Many have eagerly been watching the Chevrolet Colorado, assessing if the “small” pickup truck is a sales success or not. With the recent news that GM has plans to boost production of the new model, it seems that the Colorado is indeed a hit.
Usually everyone waits longer to declare if a new model is successful or not, but the fact that GM is adding a third shift to the truck’s production team so it can pump out more to meet demand. During a recent interview with Wards Auto, Chevrolet brand vice president Brian Sweeney said that he anticipates all the Colorados it can make will sell quickly.
Despite its success, the Chevy Colorado is up against some stiff competition. The 800-pound gorilla in the market segment is the Toyota Tacoma. Even though the Canyon and its sibling the GMC Canyon scooped up 16,937 unit sales between November of 2014 and January of 2015, the Tacoma was able to obliterate that with 38,711 sales. What makes that even more amazing is the fact that the current generation of the Tacoma is ending later in 2015. With an updated version of the pickup hitting the market, it should see even stronger sales.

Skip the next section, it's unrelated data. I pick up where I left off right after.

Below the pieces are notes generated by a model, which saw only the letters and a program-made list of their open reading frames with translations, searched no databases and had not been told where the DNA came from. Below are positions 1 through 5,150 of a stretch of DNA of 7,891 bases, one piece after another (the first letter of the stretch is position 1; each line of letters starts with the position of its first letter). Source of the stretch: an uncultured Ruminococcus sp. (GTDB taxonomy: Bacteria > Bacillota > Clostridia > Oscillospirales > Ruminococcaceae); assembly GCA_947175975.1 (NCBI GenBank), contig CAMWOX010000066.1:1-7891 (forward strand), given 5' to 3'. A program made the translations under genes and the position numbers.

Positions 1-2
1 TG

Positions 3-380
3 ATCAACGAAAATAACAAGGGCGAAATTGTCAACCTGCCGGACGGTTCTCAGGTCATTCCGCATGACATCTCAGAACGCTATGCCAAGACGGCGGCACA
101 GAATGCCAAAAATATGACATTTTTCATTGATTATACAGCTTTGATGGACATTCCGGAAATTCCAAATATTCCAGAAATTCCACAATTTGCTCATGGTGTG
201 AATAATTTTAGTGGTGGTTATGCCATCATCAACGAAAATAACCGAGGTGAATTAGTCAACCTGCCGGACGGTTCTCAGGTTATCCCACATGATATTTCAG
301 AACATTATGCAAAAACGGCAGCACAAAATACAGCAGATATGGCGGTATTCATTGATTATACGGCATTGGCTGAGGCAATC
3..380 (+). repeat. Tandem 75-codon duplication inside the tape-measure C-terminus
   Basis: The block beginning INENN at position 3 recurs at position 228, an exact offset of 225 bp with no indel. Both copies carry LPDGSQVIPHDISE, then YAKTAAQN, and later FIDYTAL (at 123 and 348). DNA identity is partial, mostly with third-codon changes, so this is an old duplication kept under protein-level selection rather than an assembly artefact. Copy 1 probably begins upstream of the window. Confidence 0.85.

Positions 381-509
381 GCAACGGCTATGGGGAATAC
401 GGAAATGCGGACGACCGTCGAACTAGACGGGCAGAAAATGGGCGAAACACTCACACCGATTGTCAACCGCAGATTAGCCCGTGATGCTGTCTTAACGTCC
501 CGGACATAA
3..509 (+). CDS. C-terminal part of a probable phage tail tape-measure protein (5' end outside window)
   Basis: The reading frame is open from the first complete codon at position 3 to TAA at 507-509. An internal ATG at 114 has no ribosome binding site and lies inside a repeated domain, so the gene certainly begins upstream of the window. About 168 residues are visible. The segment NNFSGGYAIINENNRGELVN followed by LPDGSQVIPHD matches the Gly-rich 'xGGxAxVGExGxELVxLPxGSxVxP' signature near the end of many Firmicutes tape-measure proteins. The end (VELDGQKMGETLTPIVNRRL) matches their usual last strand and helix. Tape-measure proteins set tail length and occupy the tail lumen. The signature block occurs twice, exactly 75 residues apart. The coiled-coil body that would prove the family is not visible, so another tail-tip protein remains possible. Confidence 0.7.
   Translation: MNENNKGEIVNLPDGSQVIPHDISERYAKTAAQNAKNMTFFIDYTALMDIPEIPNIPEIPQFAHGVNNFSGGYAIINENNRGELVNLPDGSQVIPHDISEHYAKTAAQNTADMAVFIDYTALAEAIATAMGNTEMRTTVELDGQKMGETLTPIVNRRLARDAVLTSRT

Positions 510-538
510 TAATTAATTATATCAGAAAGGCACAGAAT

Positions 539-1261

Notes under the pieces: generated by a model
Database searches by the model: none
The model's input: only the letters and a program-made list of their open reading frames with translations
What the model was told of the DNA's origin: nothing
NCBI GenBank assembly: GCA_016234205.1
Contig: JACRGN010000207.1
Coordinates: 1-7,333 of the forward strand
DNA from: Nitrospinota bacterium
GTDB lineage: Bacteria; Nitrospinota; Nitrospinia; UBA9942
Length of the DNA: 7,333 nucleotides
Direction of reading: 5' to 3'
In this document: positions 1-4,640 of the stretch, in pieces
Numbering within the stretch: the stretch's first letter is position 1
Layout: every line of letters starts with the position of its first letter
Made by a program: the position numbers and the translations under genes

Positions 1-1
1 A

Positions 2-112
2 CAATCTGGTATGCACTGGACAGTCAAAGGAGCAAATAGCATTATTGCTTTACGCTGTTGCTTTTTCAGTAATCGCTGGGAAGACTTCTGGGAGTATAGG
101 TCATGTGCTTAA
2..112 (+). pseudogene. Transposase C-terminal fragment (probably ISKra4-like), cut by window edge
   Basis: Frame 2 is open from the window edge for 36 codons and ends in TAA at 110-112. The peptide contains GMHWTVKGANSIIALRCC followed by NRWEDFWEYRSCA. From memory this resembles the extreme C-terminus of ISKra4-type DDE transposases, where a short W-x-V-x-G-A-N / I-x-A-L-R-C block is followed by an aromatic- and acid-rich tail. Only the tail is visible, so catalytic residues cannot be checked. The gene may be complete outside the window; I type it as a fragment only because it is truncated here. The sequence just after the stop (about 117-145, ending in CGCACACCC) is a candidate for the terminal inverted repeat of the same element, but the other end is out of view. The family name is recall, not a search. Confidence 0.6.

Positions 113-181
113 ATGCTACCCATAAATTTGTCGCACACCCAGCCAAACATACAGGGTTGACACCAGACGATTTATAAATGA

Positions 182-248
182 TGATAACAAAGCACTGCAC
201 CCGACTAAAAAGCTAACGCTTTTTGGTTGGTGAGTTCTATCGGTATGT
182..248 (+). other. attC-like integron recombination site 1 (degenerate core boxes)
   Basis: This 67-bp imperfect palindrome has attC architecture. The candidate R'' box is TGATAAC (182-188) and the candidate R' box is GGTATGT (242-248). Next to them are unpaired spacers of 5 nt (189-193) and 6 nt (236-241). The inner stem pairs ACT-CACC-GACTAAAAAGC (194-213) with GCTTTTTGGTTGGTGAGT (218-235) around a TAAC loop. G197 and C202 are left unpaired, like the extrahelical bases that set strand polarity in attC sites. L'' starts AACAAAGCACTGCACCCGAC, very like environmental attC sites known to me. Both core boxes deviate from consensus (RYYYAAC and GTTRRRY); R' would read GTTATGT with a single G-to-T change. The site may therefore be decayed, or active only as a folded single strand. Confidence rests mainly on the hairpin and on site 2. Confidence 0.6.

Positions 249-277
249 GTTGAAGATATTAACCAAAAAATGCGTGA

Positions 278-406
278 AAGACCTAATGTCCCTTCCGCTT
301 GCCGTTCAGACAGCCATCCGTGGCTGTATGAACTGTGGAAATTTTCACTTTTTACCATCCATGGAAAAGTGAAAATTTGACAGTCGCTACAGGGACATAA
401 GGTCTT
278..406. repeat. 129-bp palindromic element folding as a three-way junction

According to the interview with Sweeney, the Tacoma’s dominance right now is all about availability. Colorados and Canyons can barely stay on dealers’ lots right now, thanks to a constrained supply. Even though the third shift should help alleviate that problem, Sweeny believes that even with more Colorados churching out of the factory, they still won’t stick around dealerships for long. Sweeney added that the Colorado has a 41 percent conquest rate, which means buyers who have come from other brands (such as Toyota).
Right now the Colorado can be had with an efficient four-cylinder engine or a surprisingly capable and efficient V-6. GM will be upping its game for 2016 when it starts offering a 2.8-liter Duramax turbodiesel four-cylinder engine, which should provide a considerable boost in fuel economy and torque.